Napster has tapped former top Justice Dept. attorney Jonathan Schwartz general counsel, reporting to interim chief exec Hank Barry.
In the newly created position, Schwartz will oversee the Netco’s formidable docket of legal issues, including defense of the company in an ongoing legal tussle with the recording industry over copyright issues. He also will be point man for legal concerns surrounding the rollout of its second-generation secure digital music service, set to bow this summer.
Earlier this week, Napster announced that its new service would become a licensee of MusicNet, a digital music distribution company set up by Warner Music, EMI, BMG and media software company RealNetworks.
But two of the labels in the consortium — Warner and EMI — issued separate statements maintaining that they would not release their content for use on Napster until the Netco proves it can guard against copyright violations.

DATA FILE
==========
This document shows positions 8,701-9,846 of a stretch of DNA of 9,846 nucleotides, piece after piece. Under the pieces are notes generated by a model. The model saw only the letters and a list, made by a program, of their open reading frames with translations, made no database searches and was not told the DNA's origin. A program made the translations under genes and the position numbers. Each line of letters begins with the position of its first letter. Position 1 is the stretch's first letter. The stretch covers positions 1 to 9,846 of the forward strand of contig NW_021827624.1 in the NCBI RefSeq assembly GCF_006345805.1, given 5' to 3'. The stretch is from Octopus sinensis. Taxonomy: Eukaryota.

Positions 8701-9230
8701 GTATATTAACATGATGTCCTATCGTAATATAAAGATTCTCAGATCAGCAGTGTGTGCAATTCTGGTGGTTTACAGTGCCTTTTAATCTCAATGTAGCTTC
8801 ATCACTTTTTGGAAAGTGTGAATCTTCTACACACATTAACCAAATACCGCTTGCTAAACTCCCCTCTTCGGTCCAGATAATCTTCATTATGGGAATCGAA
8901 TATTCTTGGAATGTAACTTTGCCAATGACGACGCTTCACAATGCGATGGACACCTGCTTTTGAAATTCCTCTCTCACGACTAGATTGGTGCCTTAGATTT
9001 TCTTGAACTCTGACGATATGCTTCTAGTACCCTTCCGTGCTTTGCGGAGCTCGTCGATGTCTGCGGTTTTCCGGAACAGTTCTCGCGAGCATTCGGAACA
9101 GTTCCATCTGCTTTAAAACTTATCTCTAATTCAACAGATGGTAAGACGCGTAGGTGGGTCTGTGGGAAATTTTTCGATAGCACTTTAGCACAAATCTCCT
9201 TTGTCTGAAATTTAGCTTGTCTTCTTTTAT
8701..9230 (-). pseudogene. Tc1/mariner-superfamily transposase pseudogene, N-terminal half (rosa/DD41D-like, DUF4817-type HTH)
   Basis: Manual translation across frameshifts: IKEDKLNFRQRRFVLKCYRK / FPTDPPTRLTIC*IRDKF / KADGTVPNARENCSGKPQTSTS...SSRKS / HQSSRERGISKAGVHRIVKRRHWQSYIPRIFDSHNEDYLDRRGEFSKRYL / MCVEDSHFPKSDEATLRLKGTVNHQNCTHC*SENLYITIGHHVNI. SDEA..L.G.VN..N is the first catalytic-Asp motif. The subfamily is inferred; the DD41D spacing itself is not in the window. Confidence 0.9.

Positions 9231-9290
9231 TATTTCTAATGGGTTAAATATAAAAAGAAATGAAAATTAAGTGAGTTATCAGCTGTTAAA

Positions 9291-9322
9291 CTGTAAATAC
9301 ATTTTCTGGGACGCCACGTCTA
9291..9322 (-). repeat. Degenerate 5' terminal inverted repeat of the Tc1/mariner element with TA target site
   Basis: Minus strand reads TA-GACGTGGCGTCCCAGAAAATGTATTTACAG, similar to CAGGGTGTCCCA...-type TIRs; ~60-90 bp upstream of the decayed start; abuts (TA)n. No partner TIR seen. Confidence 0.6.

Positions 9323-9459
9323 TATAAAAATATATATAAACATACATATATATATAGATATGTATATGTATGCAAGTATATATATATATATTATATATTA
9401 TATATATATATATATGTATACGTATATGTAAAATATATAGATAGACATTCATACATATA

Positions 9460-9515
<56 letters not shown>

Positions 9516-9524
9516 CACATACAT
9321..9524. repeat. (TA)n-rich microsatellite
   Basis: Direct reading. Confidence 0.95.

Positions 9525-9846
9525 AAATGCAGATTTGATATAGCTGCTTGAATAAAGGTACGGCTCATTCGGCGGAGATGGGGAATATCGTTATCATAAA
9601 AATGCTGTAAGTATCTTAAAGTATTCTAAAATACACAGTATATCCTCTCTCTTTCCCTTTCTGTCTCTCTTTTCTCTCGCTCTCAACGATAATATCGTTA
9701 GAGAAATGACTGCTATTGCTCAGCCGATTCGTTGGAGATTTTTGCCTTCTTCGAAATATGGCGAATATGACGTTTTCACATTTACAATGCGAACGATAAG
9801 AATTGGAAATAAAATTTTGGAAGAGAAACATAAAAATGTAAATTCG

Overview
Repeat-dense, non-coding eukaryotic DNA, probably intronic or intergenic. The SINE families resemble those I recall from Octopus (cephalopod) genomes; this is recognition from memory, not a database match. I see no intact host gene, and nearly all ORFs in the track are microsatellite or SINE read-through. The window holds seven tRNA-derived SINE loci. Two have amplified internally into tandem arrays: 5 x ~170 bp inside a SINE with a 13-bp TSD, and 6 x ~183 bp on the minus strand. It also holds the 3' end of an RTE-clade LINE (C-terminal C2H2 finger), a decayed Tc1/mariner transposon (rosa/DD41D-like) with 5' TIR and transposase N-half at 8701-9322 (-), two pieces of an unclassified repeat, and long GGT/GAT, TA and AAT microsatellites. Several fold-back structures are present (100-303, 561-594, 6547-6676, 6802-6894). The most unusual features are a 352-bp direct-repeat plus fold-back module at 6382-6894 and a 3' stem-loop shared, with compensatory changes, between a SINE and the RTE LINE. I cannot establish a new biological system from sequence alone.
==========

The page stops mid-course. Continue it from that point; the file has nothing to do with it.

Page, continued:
Napster reps said David Boies, another former Justice Dept. lawyer who has been representing the company against the major labels, will continue in his position as an outside counsel.
Before logging on with Napster, Schwartz was principal associate deputy attorney general, acting as a senior legal and policy adviser to the attorney general. Prior to that, he was a federal prosecutor in the criminal division of the U.S. Attorney’s Office for the southern district of New York.
In other Napster news, the company tapped digital security firm Loudeye Technologies to supply “fingerprinting” technology to the file-swapper’s second-generation network. The technology will help Napster identify songs being traded on the network, enabling it to accurately compensate rights holders, the company said.
Loudeye’s fingerprinting also will help Napster filter copyrighted material out of its existing service to comply with an injunction issued by the U.S. District Court in San Francisco in February.